Uncover Holiday Houseplant Secrets with Botany

PUBLISHED IN THE RENO GAZETTE-JOURNAL

Plants keep secrets, and holiday houseplants are no exceptions. Take the beautiful red flowers of the poinsettia plant, for example. Those are not flowers at all. And mistletoe? It takes advantage of others. Christmas cactus have a little something in common with mistletoe. Plus these plants often live under assumed names. Uncovering these and other plant mysteries is possible, with just a little bit of botany.

Poinsettias were used in dye making. The plant parts used to create reddish dye are often called flowers. But, the botanical secret of poinsettias is these plant parts are not flowers at all. They are bracts, or modified leaves.

The bracts form circles which look like blossoms, but the plant’s true flowers lie at the center of those circles. There, grouped together, are small, greenish flowers. The flowers lack petals and are either male, staminate, or female, pistillate. The flower groupings have a botanical name, cyathium or pseudanthium.

At this point, I should mention another well-kept poinsettia secret. Not all have red modified leaves. Some have pink, white or green bracts.

The poinsettia’s botanical secret is this: its beautiful red flowers are not flowers at all. Photo by Wendy Hanson Mazet.
The poinsettia’s botanical secret is this: its beautiful red flowers are not flowers at all. Photo by Wendy Hanson Mazet.

On to mistletoe. This plant is, at best, a halftime parasite. The botanical secret of mistletoe is their specialized roots. These roots penetrate other plants and steal nutrients! Some types of mistletoe survive solely off stolen goods.

Other types have the ability to photosynthesize, or create sugar from the sun’s energy. These mistletoe are only part-time parasites, or hemiparasites. Their ability to photosynthesize makes them green, and green mistletoe are what people use to steal kisses with during the holiday season.

By the way, proper mistletoe etiquette is that a berry is removed from the hanging plant after each kiss. When the berries are all gone, so should be the kisses.

Christmas cactus appear innocent. But, they are like mistletoe in that they live in other plants. Instead of stealing, they loiter. They use the host plant as a substrate, or as if it were soil. This mooch of a plant keeps another secret too. Its name.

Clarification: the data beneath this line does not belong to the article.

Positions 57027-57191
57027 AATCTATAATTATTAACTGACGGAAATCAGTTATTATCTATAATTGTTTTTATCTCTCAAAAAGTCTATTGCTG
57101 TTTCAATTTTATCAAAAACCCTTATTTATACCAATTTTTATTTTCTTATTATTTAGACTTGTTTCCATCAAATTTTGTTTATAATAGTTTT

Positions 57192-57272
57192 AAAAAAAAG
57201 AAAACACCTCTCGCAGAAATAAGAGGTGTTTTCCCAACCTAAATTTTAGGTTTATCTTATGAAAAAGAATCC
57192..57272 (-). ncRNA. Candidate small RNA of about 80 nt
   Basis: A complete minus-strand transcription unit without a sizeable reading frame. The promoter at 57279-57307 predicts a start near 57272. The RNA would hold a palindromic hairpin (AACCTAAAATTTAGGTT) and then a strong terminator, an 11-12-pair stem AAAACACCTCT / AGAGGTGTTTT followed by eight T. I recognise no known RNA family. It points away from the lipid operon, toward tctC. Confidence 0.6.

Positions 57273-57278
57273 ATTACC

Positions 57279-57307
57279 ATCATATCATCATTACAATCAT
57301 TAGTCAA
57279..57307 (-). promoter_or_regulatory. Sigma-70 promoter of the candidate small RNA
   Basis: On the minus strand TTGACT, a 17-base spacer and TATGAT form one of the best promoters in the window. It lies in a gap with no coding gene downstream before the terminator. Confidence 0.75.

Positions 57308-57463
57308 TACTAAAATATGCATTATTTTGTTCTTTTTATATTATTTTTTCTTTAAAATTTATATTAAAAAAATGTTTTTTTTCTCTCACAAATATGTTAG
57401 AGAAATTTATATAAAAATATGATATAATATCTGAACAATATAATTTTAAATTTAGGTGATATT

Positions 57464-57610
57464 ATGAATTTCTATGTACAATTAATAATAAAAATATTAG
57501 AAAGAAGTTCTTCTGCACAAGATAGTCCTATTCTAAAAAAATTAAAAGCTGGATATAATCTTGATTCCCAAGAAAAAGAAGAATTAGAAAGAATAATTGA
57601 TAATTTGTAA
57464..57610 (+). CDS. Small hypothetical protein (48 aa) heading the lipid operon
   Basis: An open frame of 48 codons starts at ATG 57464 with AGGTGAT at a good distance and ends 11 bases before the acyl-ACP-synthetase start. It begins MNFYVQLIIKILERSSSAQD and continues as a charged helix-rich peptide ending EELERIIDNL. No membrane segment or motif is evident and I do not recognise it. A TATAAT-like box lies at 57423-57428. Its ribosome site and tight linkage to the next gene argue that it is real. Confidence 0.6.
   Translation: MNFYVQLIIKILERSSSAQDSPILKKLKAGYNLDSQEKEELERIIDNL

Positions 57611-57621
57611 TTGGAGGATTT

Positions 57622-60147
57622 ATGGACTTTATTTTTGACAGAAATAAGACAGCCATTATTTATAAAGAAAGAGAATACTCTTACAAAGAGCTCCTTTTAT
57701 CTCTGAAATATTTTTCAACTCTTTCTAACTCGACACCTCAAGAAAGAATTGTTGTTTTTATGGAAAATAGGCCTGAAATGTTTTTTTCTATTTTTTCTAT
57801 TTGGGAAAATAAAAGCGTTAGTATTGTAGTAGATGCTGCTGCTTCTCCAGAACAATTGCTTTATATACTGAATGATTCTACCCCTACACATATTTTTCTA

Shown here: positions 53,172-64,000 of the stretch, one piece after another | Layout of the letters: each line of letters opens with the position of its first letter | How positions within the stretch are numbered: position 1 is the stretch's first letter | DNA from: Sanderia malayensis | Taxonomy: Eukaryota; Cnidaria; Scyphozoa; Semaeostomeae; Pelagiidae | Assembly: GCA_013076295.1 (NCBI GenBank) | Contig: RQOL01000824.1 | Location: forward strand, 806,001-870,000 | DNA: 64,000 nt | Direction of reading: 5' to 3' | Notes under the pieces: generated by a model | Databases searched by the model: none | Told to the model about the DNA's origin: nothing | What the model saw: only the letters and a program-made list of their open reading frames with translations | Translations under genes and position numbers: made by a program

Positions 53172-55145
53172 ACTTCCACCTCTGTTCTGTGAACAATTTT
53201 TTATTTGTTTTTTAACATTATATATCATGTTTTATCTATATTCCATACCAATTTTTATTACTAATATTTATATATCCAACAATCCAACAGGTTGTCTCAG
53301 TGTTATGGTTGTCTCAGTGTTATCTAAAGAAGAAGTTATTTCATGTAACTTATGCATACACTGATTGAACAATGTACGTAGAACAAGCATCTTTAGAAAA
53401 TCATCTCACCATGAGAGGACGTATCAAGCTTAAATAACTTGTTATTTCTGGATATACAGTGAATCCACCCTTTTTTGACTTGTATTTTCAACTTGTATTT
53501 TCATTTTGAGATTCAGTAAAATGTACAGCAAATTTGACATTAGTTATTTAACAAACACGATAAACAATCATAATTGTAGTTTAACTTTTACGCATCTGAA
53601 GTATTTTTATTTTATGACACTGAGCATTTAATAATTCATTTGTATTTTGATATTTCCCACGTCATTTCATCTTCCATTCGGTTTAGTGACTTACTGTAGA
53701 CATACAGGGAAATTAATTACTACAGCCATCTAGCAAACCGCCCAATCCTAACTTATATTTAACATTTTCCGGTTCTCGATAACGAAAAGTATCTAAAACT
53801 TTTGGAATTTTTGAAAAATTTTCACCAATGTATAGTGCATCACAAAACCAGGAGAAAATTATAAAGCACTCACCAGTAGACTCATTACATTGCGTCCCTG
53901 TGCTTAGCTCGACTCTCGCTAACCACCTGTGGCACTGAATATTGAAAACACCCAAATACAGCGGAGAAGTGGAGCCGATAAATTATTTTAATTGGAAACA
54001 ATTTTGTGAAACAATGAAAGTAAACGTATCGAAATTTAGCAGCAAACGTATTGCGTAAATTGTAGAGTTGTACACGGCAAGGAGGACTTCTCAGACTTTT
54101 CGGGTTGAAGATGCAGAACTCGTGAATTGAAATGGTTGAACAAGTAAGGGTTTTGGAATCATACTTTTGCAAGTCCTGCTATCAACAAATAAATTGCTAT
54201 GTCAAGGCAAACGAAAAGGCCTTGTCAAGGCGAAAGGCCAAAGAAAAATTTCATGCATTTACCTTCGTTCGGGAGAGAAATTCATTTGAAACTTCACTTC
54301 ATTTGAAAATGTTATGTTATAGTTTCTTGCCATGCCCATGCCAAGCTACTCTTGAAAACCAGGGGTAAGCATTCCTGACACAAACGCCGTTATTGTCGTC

Most Christmas cactus are actually Thanksgiving cactus. This is because Christmas cactus are not yet blooming when the holiday shopping season begins, but Thanksgiving cactus are. And so, retailers put the blooming plants out, knowing holiday shoppers are more likely to buy a plant with flowers than without.

To find out if your cactus is a Christmas cactus in name only, give it the botanical third degree. If its segments have rounded or scalloped edges and its flowers have radial symmetry, or look the same all around, you have a true Christmas cactus.

Under your interrogation, the Thanksgiving cactus will not be able to hide its segments’ pointy edges and its bilaterally symmetrical flowers. Thanksgiving cactus flowers will look the same when folded in half horizontally or vertically, but will not match if folded diagonally.

Rarely, an Easter cactus will be unmasked. They have large, wide segments and star-shaped blooms.

Now that you have used botany to uncover a few poinsettia, mistletoe and Christmas cactus secrets, you can enjoy a more informed holiday houseplant season.

 

Ashley Andrews is the horticulture communications assistant with University of Nevada Cooperative Extension. Horticulture questions? Contact 775-336-0265 or mastergardeners@unce.unr.edu, or visit growyourownnevada.com.

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